Morphological Clues from Multilegged Frogs: Are Retinoids to Blame?

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Science  30 Apr 1999:
Vol. 284, Issue 5415, pp. 800-802
DOI: 10.1126/science.284.5415.800


Morphological analysis was performed on multilegged deformed frogs representing five species from 12 different localities in California, Oregon, Arizona, and New York. The pattern of duplicated limbs was consistent with mechanical perturbation by trematode infestation but not with the effects of retinoids.

Reports of amphibians with supernumerary limbs from natural populations have been in the scientific literature for centuries, but the causes remain unclear (1–3). Recent reports of deformed frogs from Minnesota (4) and elsewhere have generated a resurgence of interest. Suggested causes include environmental pollution, ultraviolet irradiation (3, 5), genetic mutation, microbes, parasites, and some other disease (2,6). Most reported malformations involve missing or extra hind limbs (2–4). Missing limbs are difficult to interpret, but supernumerary limbs often contain important morphological clues to the underlying mechanism (2,7).

Supernumerary limbs can be experimentally induced in tadpoles by treatment with retinoids such as retinoic acid (RA) or by mechanical perturbation of developing or regenerating limbs (8–12). The possible involvement of retinoids in recent reports of deformed amphibians is of interest because retinoids interact with steroid hormone-like receptors and include some of the most powerful known human teratogens (9). One common pesticide is a suspected retinoid mimic (13). The effects of retinoids and mechanical perturbation on amphibian limbs allow predictions of specific kinds of morphological abnormalities (2,7, 8–12). By comparing the morphological patterns found in multilegged amphibians from natural populations with these predicted patterns, it should be possible to identify the most parsimonious explanation for this kind of deformity.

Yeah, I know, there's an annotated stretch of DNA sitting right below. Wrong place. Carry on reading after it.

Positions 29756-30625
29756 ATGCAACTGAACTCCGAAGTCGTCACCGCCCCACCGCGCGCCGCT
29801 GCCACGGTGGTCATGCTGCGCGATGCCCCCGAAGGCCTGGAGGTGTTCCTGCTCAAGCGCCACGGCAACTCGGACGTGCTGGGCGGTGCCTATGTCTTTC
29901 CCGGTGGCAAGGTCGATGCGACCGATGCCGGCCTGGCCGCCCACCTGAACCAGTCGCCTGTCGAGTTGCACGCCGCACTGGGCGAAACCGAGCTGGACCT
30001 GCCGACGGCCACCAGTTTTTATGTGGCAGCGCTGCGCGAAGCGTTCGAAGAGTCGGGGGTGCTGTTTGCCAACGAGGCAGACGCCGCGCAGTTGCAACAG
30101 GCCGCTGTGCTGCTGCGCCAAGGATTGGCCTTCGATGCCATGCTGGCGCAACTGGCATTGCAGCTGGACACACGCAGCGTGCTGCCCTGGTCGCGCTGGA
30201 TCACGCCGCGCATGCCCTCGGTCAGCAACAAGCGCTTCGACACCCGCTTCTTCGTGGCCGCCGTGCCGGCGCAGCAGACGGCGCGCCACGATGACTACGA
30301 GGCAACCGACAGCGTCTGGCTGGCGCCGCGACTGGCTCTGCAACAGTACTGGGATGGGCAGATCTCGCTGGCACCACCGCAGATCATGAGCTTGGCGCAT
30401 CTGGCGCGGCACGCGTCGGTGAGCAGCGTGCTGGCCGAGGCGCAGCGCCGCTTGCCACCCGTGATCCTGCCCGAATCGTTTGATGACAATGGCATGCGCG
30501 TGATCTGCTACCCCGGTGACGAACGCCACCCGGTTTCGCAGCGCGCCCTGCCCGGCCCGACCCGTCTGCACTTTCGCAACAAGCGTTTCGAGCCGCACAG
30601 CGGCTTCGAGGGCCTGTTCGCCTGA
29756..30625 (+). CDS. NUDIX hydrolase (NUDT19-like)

RA inhibits intact developing limb buds and causes two kinds of duplications in regenerating limbs: serial duplications along the proximal-distal axis (PD duplications) (Fig. 1, A and B) and, less commonly, mirror-image duplications along the anterior-posterior axis (14). RA biochemically changes the positional values of cells by inducing ectopic gene expression in all three primary axes of the limb bud: anterior-to-posterior, dorsal-to-ventral, and distal-to-proximal (9, 15–17). RA-induced mirror image duplications in the anterior-posterior axis are always double posterior mirror-image duplications (PMIDs) (Fig. 1C); this is true even in RA-induced ectopic limbs from amputated tails of frog tadpoles (18). Likewise, RA proximalizes distal cells (17), which explains the predominance of PD limb duplications in experimentally treated amphibians (19, 20).

Figure 1

Mirror-image limb duplications (A, C, E, G) (digits are numbered from anterior to posterior) and actual mirror-image duplications seen in an RA-treated forelimb of A. mexicanum (B) and field-caught multilegged H. regilla treefrogs (D, F, H). (A and B) PD duplication (Fe = femur, T/F = tibia/fibula, Fe' = serially duplicated femur, T/F' = serially duplicated tibia/fibula, t/f = tibulare/fibulare; arrow indicates amputation site through the tibia/fibula); (C and D) PMID; (E and F) AMID; (G and H) MIT.